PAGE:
What Does Investor Sentiment Reflect: Animal Spirits or Risks?
30 Pages Posted: 18 Nov 2012 Last revised: 26 Aug 2013
Date Written: June 1, 2013
The role of investor sentiment in the stock market has attracted attentions of many economists. Previous papers show that investor sentiment has return predictability and it is more pronounced among stocks that are more difficult to value and/or to arbitrage, and emphasize the behavioral role of investor sentiment. However, it still remains unclear whether this predictability is actually due to a causal effect of autonomous animal spirits or not. Alternatively, investor sentiment may simply reflect systematic risks, which would affect stock returns. In this alternative case, the predictability would be mere coincidence, not causation. In this paper, I try to understand the meaning of innovations in investor sentiment. I use the investor sentiment index constructed by Baker and Wurgler (2006). I set up a structural model in which sentiment innovations arise from both animal spirit shocks and several risk shocks, and animal spirit shocks could affect stock returns. By matching impulse response functions from data simulated by the theoretical model to those from the actual US data, I estimate parameters in the model. The estimated model moderately replicates the historical data in the actual stock market. The estimation results show that a substantial amount of variation in investor sentiment is explained by systematic risk shocks as well as by animal spirit shocks, and that animal spirit shocks can have significant effects on stock returns. The findings suggest that investor sentiment is a noisy proxy of animal spirits and autonomous animal spirits are at least in part responsible for the apparent return predictability of investor sentiment.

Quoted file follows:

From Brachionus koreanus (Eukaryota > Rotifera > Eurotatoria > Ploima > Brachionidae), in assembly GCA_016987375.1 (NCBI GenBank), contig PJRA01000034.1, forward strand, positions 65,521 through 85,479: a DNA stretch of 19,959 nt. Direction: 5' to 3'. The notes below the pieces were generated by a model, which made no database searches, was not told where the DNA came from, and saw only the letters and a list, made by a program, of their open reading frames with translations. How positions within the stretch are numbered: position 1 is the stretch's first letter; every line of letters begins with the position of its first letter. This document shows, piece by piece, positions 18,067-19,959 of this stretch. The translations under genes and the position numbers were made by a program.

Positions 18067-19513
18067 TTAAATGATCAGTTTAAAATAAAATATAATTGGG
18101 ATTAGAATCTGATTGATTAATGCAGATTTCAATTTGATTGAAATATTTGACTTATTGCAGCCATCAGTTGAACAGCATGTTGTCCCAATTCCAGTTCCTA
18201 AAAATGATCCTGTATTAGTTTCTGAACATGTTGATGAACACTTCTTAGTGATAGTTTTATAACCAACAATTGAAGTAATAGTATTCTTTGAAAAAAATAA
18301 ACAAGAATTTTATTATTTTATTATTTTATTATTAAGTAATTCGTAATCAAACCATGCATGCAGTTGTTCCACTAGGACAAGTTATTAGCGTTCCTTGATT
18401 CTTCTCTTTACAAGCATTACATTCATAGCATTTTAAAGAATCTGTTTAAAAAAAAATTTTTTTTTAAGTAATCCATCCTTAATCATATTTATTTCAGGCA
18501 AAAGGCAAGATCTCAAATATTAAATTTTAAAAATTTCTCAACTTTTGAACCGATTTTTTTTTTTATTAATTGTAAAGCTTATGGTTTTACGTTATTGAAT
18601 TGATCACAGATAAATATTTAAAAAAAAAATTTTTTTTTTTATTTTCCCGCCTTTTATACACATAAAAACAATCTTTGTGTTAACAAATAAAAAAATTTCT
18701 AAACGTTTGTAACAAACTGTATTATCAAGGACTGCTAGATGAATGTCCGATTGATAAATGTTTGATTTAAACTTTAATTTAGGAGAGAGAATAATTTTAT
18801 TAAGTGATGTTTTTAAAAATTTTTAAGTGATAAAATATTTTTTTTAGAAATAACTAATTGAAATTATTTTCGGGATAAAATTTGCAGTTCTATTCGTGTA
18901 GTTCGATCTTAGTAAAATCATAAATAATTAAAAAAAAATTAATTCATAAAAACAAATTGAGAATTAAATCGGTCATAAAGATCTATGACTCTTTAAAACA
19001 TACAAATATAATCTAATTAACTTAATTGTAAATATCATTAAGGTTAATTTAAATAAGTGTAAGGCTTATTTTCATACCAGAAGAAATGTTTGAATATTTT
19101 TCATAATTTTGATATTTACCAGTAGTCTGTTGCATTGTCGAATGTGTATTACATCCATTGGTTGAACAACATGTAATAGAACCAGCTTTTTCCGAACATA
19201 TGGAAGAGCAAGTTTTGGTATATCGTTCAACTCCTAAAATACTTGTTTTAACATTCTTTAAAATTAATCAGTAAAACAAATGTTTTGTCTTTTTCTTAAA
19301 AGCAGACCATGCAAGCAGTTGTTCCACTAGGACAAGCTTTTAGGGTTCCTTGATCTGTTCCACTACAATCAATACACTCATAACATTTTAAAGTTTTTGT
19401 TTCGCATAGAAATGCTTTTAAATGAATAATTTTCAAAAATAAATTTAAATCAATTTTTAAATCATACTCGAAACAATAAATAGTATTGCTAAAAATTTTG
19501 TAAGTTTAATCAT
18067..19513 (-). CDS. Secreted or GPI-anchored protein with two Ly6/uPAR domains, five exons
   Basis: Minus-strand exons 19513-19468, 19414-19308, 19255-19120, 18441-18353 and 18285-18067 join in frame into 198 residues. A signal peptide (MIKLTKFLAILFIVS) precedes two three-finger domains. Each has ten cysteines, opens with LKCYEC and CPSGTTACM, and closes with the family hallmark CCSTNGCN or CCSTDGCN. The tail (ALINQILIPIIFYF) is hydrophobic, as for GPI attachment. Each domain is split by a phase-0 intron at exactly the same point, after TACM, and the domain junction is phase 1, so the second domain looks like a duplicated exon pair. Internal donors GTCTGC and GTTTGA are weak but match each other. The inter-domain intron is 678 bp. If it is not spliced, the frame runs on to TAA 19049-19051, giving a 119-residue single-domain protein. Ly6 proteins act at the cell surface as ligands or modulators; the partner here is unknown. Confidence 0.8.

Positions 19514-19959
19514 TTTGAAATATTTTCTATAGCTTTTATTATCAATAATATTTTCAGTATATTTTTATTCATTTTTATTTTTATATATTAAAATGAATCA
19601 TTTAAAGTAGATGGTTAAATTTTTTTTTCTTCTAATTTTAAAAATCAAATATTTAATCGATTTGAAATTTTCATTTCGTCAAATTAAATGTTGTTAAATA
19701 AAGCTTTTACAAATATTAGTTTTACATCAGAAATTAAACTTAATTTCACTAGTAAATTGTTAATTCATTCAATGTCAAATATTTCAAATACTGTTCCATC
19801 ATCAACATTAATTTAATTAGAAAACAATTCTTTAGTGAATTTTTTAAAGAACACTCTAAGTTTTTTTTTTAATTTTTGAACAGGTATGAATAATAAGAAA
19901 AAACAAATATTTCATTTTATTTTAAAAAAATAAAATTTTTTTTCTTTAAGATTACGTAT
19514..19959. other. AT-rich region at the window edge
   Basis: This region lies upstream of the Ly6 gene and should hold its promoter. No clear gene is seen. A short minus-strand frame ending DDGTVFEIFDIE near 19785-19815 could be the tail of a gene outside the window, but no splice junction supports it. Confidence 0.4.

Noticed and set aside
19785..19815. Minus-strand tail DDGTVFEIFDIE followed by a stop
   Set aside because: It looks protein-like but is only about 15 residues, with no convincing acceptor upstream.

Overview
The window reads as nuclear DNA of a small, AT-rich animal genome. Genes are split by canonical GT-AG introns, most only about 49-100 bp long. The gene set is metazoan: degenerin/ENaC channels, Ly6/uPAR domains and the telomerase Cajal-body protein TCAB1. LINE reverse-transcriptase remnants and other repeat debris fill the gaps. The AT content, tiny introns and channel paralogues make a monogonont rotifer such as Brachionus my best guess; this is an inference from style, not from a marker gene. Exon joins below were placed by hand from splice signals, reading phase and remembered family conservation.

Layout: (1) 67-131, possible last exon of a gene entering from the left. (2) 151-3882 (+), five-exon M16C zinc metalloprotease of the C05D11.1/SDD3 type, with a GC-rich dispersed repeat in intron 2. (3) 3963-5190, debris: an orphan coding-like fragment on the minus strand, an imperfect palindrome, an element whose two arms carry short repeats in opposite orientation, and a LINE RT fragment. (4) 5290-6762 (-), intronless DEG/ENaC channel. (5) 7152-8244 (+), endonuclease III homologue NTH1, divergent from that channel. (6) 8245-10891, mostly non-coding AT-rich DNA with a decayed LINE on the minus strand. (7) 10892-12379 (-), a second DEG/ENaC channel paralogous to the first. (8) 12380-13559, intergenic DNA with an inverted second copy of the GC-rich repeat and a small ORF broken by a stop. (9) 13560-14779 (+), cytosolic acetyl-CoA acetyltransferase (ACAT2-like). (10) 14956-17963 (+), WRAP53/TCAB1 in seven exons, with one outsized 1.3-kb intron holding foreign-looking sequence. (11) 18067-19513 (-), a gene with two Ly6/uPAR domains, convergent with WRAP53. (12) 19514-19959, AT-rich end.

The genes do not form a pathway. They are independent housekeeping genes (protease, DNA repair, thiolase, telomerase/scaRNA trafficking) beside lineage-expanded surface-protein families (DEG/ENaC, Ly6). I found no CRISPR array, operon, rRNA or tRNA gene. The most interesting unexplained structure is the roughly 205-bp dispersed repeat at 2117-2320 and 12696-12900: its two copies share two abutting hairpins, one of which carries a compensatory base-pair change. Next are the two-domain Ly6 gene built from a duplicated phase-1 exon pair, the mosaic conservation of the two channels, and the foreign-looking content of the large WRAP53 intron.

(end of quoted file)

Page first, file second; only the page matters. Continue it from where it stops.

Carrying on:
Keywords: investor sentiment, animal spirits, systematic risks, simulation, impulse response functions matching
JEL Classification: G02, G12, G17
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